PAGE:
When should I see ENT doctors in Plano TX?

If you’re experiencing any of the symptoms mentioned above, contact us, the best ear nose and throat doctors in Plano TX. We’ll be able to provide a swift and accurate diagnosis based on the timing, nature, and severity of your symptoms, enabling us to form a proper treatment method that prioritizes your health every step of the way.

Meniere’s disease can affect anyone, and understanding the basics of the condition enables you to make the best decisions for your health.

Experiencing These 3 Symptoms? You May Have an Ear Infection

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One in four people in the United States aged 65 and older struggle with disabling hearing loss. Hearing loss has a number of causes, but getting too many ear infections could contribute to your risk. Ear infections typically come with several symptoms, and if detected early enough, you can minimize damage to your ear canal and receive treatment from ENT doctors as quickly as possible. Here are just a few common symptoms of ear infections.

Ear Pain/Pressure

Experiencing pain and pressure in your ear is one of the most prevalent signs of an ear infection. The pain can range from a dull throbbing to a more severe pressure that also makes it difficult to hear. Left unchecked, the pain from ear infections can become unbearable. If you’re experiencing pain or pressure on the inside of one or even both of your ears, you should see an ENT in Frisco right away to diagnose the problem and find the right treatment.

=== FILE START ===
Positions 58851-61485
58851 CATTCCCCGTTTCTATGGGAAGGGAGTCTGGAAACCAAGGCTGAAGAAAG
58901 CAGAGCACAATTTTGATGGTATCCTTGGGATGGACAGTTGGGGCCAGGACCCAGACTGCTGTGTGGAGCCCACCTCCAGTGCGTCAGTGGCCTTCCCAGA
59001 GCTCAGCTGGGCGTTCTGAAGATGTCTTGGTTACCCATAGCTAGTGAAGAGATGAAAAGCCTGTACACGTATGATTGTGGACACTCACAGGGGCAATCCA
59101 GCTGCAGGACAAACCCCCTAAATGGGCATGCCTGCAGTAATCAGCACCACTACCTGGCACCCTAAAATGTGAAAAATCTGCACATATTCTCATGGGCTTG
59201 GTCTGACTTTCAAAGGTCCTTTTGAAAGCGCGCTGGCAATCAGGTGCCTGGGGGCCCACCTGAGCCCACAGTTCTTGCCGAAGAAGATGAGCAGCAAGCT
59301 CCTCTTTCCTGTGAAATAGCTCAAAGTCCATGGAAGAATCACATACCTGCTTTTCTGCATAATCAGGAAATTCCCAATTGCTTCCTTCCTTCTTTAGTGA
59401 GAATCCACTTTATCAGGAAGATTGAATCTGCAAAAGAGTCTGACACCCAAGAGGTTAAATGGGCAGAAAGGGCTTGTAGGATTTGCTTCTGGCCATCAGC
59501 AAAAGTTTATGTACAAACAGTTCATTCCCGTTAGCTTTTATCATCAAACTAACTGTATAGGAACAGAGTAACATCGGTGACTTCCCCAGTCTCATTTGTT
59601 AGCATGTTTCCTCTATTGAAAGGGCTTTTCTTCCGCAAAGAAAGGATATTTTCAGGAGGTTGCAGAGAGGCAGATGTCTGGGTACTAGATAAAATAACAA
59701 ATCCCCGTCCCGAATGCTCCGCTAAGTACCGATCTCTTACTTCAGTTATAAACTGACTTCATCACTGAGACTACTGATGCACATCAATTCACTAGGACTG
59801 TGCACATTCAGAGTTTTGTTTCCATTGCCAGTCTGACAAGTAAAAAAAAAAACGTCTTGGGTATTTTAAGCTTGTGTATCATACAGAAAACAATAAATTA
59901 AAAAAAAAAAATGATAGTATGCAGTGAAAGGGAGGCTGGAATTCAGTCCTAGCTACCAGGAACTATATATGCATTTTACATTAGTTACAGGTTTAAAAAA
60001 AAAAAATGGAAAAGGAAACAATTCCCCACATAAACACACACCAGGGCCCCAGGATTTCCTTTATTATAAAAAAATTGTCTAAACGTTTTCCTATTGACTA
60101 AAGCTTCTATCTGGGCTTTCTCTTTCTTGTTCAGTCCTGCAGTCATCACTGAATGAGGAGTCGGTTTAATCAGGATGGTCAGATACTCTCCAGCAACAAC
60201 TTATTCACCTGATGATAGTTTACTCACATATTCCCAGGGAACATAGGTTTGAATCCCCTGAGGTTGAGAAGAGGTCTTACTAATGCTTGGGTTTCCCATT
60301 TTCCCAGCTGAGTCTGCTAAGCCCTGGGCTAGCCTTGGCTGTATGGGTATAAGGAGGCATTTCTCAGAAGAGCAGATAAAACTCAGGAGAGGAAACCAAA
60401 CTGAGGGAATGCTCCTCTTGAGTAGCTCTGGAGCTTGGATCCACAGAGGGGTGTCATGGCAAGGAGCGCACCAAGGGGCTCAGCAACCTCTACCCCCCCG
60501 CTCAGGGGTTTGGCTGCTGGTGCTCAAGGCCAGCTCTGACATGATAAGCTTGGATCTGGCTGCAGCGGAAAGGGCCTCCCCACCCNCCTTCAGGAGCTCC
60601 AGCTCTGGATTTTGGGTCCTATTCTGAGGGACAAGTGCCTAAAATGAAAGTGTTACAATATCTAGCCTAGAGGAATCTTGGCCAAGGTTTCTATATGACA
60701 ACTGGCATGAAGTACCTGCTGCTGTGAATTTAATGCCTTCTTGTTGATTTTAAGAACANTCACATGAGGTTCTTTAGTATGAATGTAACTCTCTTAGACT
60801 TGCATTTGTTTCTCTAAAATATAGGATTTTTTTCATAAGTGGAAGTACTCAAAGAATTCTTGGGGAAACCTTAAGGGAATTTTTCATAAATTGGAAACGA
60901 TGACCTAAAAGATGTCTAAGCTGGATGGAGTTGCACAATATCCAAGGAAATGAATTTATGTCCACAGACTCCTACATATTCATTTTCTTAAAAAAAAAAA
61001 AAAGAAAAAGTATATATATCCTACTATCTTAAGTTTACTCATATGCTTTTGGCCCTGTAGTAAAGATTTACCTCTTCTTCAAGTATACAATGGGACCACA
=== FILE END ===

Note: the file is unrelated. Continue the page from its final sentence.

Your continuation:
Though a fever is your body’s normal response to many different types of germs and infections, many people don’t quite realize that they can also occur as a result of an ear infection. Usually, a fever itself is accompanied by other symptoms, some obvious and others less so. If you have a fever and don’t have any other obvious symptoms, or if you have a fever accompanied by ear pressure or pain, it’s time to see a team of ENT doctors to help diagnose your issue and get you treated.


Nausea and vomiting, believe it or not, could also be symptoms indicative of an underlying ear problem or infection. This is usually accompanied by other symptoms, such as the ones above, along with potential loss of balance and/or hearing. There’s no need to be immediately alarmed if nausea is your only symptom, but if it persists in combination with the symptoms above, if could be due to a problem in your ear. See an ENT in Frisco for treatment.

About 15% of adults ages 18 and older have some form of trouble hearing. There are many different types and signs of ear infections, and understanding how to determine whether you’re at risk is the best way to receive a quick diagnosis and treatment plan. For more information about ear nose and throat doctors, contact our team of Ear Nose and Throat specialists in Texas.

What to Expect From Your First ENT Doctor Visit

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If you’ve been having issues with your ear, nose, or throat, your primary doctor may have referred you to an ENT doctor. Visiting an ENT doctor is nothing to be afraid of, but if you’ve never been before you might not know what to expect. Here is what you need to know about visiting an ENT doctor.

Call and Set Up an Appointment

If your doctor recommended you see a specific person, they’ve likely given you a referral card. When you’re ready, call the number listed on that card and give them all of the information. They will also ask you about your insurance, so be sure to have that ready for discussion. The staff member will be able to set you up with an appointment on that call unless they need further information from your doctor.